During the dawn services in previous years, the ground was barely visible given the crowds.
- Scott Barbour/Getty Images
But this year, the area was almost empty.
In past years, thousands of people gathered around the eternal flame outside the Shrine.
This year, the space around the flames was remarkably empty.
Thousands of people usually line up to enter the Shrine to pay their respects during the dawn service.
- Asanka Brendon Ratnayake/Anadolu Agency/Getty Images
This year, a gate blocked off the entrance of the shrine to passersby.
The large crowds usually pack people close to one another.
- Asanka Brendon Ratnayake/Anadolu Agency/Getty Images
This year, those in attendance deliberately stood at a distance.
Despite the early-morning start time, the Shrine consistently brings in large gatherings.
This year, the crowd mainly consisted of members of the media and police officers.
Tens of thousands also usually gather at other memorial sites around Australia. In 2016, massive crowds showed up at the Australian War Memorial in the Australian capital, Canberra.
This year, the grounds at the Australian War Memorial were eerily quiet, and the dawn service was livestreamed.
Source: Australian War Memorial
In previous years, officials laid wreaths at the Tomb of the Unknown Soldier after the national service at the memorial as several guards looked on.
This year, fewer people were present inside the tomb at the wreath-laying ceremony.
After the ceremony, attendees typically stream into the memorial’s remembrance area.
This year, the memorial site was shut to the public.
In previous years, crowds would line up to lay Flanders poppies into the walls of the memorial site at the Australian War Memorial.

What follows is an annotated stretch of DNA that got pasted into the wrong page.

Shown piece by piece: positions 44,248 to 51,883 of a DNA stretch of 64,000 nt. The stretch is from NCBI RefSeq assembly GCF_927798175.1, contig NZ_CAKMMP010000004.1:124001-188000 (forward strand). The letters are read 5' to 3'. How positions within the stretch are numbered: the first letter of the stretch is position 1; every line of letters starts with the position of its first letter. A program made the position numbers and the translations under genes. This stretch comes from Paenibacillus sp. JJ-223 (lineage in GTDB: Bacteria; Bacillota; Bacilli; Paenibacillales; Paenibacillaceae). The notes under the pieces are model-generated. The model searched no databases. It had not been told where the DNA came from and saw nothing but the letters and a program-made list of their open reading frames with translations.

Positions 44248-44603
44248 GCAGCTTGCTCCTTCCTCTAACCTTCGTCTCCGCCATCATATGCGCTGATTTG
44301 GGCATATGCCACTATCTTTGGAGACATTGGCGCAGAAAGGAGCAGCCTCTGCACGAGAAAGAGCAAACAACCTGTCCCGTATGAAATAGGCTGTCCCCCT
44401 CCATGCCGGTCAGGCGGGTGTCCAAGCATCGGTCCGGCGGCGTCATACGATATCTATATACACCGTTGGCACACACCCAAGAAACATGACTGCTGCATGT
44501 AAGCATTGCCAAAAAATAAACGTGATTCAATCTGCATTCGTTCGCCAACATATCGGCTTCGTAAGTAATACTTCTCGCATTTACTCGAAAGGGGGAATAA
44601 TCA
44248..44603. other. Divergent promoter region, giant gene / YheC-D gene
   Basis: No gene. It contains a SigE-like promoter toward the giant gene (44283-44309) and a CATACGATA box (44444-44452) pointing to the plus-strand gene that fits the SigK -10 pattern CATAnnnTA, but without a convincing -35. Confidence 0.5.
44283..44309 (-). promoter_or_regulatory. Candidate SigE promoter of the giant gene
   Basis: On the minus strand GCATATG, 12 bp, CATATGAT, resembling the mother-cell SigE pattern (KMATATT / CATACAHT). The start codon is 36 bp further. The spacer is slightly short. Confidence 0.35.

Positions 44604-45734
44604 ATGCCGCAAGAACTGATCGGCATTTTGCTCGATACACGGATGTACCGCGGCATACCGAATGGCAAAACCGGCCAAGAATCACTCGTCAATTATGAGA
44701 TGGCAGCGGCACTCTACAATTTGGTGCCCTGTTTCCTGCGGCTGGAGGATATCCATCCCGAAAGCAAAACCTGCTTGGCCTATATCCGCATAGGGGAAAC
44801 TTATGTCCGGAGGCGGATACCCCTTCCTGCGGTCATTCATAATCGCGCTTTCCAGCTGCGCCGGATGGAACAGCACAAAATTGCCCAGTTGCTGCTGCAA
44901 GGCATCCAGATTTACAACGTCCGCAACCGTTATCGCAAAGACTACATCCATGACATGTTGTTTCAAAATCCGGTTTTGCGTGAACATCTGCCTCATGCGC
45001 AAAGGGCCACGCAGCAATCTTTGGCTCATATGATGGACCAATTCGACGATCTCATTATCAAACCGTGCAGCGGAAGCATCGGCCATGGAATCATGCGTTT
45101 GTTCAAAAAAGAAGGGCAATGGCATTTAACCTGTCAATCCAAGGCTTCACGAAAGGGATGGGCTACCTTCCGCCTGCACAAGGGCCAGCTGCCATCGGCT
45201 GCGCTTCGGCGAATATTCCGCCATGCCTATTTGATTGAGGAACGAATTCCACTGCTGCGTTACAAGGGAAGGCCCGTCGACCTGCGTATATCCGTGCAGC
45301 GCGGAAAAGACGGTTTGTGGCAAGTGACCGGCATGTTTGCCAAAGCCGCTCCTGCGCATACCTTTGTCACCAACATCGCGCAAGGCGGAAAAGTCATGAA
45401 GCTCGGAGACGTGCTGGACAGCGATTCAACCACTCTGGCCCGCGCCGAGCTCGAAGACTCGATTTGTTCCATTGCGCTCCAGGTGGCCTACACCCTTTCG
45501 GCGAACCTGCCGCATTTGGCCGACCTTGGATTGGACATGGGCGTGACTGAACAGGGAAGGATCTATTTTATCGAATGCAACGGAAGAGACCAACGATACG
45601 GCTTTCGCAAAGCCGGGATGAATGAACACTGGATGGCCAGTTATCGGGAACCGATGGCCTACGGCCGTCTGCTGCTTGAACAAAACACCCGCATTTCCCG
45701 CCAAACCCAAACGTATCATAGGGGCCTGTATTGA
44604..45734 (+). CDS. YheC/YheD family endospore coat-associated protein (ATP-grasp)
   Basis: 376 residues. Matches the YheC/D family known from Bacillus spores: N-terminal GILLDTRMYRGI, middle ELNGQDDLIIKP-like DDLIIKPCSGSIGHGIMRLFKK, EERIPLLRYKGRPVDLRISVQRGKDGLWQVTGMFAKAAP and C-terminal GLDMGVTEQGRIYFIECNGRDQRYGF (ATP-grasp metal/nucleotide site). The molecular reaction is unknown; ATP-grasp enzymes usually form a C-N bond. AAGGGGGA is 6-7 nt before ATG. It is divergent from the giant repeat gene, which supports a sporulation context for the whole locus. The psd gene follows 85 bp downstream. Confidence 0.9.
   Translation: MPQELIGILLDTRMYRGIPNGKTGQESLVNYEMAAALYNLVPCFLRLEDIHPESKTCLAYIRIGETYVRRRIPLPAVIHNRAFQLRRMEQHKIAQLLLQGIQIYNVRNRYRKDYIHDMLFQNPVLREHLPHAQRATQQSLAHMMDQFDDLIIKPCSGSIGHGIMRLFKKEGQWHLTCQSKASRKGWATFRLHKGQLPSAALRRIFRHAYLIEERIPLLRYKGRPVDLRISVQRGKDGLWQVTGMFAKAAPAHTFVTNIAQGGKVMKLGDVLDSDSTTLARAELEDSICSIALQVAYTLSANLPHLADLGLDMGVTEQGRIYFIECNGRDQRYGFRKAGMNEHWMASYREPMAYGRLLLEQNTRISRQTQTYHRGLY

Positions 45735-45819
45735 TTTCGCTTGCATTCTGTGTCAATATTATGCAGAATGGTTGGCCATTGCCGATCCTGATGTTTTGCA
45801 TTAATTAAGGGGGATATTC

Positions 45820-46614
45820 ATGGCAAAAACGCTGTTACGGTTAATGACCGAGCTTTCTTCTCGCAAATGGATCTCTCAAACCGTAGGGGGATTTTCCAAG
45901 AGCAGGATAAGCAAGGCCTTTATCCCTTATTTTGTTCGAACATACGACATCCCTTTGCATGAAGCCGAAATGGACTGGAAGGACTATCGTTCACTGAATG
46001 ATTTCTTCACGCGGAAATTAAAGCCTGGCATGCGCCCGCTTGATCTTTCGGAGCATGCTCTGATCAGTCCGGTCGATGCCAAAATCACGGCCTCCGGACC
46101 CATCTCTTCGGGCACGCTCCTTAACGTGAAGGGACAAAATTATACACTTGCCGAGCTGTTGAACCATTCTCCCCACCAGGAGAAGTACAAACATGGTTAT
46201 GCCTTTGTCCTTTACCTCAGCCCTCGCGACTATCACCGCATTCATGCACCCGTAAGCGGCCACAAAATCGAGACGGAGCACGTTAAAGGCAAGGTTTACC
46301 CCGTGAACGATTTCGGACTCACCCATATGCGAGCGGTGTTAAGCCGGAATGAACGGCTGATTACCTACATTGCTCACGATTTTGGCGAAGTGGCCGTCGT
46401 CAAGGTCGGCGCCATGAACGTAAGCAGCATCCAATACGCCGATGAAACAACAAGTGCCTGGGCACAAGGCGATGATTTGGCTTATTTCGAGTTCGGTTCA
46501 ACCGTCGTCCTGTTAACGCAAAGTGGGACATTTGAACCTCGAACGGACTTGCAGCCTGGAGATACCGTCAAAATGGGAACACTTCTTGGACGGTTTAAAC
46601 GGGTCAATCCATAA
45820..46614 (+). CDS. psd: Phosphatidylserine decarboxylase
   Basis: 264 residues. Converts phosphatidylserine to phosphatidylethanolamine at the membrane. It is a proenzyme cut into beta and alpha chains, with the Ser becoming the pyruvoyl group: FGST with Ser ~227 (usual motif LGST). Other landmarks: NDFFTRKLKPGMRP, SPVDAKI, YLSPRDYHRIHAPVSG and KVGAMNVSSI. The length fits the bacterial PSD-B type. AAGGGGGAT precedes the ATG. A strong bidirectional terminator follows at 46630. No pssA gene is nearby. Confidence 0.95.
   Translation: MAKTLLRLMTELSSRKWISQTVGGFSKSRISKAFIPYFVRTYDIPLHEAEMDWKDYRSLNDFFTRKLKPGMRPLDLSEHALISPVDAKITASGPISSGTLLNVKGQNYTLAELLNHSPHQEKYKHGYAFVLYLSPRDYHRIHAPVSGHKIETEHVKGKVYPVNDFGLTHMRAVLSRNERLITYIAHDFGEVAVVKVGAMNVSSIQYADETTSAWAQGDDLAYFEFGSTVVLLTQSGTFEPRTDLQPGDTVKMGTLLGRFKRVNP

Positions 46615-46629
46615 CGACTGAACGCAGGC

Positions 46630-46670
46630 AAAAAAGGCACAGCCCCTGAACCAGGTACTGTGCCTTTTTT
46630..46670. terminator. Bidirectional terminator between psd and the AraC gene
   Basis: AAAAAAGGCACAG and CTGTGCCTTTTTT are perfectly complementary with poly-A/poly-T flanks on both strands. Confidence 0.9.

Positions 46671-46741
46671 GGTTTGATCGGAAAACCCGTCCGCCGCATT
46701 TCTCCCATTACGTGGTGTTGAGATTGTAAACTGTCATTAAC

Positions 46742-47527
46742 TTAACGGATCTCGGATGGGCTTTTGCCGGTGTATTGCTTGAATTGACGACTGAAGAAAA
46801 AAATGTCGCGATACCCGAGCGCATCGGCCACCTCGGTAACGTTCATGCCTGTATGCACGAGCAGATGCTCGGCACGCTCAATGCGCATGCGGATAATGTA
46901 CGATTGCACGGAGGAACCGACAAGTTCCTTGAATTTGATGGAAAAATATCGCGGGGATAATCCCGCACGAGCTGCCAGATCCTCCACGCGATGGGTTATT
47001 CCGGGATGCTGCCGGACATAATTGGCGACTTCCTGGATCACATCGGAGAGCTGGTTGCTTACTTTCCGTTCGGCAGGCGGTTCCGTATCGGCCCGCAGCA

This year, the walls were filled with flowers, but the halls were devoid of members of the public.
- Rohan Thomson/Getty Images
In previous years, tens of thousands of people would gather to lay wreaths at Sydney’s memorial monument called the Cenotaph at Martin Place.
This year, the area was much quieter.
This year, the Anzac Memorial in Hyde Park was nearly empty for the dawn service.
In North Bondi, a popular beach in Sydney, military cadets stood guard to ensure social-distancing rules were enforced.
In Perth, the Flame of Remembrance and Pool of Reflection at the State War Memorial were also nearly empty at dawn this year.
In previous years, Anzac Day ceremonies in New Zealand would draw thousands of people.
This year, memorial sites were left empty as traditional ceremonies were cancelled.
In previous years, ceremonies at the Auckland War Memorial Museum drew large crowds for high-profile Anzac Day services. Last year, Prince William attended the service alongside New Zealand’s prime minister, Jacinda Ardern.
This year, the museum saw fewer people.
- Hannah Peters/Getty Images
Still, people across Australia and New Zealand found creative ways to mark the occasion. Many held a candle and stood outside their homes in solidarity with the dawn services while obeying social-distancing rules.
Veterans and civilians alike stood in their driveways for the dawn service.
Here, a marine stands outside his mailbox in Auckland.
- Phil Walter/Getty Images